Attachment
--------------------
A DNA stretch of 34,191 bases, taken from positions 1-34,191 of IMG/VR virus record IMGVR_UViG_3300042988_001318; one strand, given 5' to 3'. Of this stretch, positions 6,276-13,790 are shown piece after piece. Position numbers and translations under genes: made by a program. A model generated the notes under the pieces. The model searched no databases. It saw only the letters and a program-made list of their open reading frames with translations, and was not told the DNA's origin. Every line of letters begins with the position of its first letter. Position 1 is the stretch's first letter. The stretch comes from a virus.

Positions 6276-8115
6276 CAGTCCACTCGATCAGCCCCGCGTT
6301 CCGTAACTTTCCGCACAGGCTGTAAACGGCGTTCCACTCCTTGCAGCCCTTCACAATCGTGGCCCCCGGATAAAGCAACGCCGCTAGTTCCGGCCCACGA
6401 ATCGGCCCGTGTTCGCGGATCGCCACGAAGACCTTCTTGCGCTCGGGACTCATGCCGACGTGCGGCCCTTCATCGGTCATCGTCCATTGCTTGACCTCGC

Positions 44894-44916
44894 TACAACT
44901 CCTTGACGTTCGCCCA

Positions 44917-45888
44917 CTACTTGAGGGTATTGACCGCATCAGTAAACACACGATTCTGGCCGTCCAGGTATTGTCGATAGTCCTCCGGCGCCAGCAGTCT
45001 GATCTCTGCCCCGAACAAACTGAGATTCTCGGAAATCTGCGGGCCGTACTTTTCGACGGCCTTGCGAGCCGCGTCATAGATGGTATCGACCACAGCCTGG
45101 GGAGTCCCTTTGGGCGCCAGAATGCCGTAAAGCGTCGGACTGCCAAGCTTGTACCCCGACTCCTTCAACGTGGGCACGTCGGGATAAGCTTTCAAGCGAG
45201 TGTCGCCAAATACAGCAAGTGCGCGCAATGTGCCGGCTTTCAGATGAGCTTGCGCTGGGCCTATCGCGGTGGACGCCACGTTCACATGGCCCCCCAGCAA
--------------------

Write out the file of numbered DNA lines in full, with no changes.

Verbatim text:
A DNA stretch of 34,191 bases, taken from positions 1-34,191 of IMG/VR virus record IMGVR_UViG_3300042988_001318; one strand, given 5' to 3'. Of this stretch, positions 6,276-13,790 are shown piece after piece. Position numbers and translations under genes: made by a program. A model generated the notes under the pieces. The model searched no databases. It saw only the letters and a program-made list of their open reading frames with translations, and was not told the DNA's origin. Every line of letters begins with the position of its first letter. Position 1 is the stretch's first letter. The stretch comes from a virus.

Positions 6276-8115
6276 CAGTCCACTCGATCAGCCCCGCGTT
6301 CCGTAACTTTCCGCACAGGCTGTAAACGGCGTTCCACTCCTTGCAGCCCTTCACAATCGTGGCCCCCGGATAAAGCAACGCCGCTAGTTCCGGCCCACGA
6401 ATCGGCCCGTGTTCGCGGATCGCCACGAAGACCTTCTTGCGCTCGGGACTCATGCCGACGTGCGGCCCTTCATCGGTCATCGTCCATTGCTTGACCTCGC

Positions 44894-44916
44894 TACAACT
44901 CCTTGACGTTCGCCCA

Positions 44917-45888
44917 CTACTTGAGGGTATTGACCGCATCAGTAAACACACGATTCTGGCCGTCCAGGTATTGTCGATAGTCCTCCGGCGCCAGCAGTCT
45001 GATCTCTGCCCCGAACAAACTGAGATTCTCGGAAATCTGCGGGCCGTACTTTTCGACGGCCTTGCGAGCCGCGTCATAGATGGTATCGACCACAGCCTGG
45101 GGAGTCCCTTTGGGCGCCAGAATGCCGTAAAGCGTCGGACTGCCAAGCTTGTACCCCGACTCCTTCAACGTGGGCACGTCGGGATAAGCTTTCAAGCGAG
45201 TGTCGCCAAATACAGCAAGTGCGCGCAATGTGCCGGCTTTCAGATGAGCTTGCGCTGGGCCTATCGCGGTGGACGCCACGTTCACATGGCCCCCCAGCAA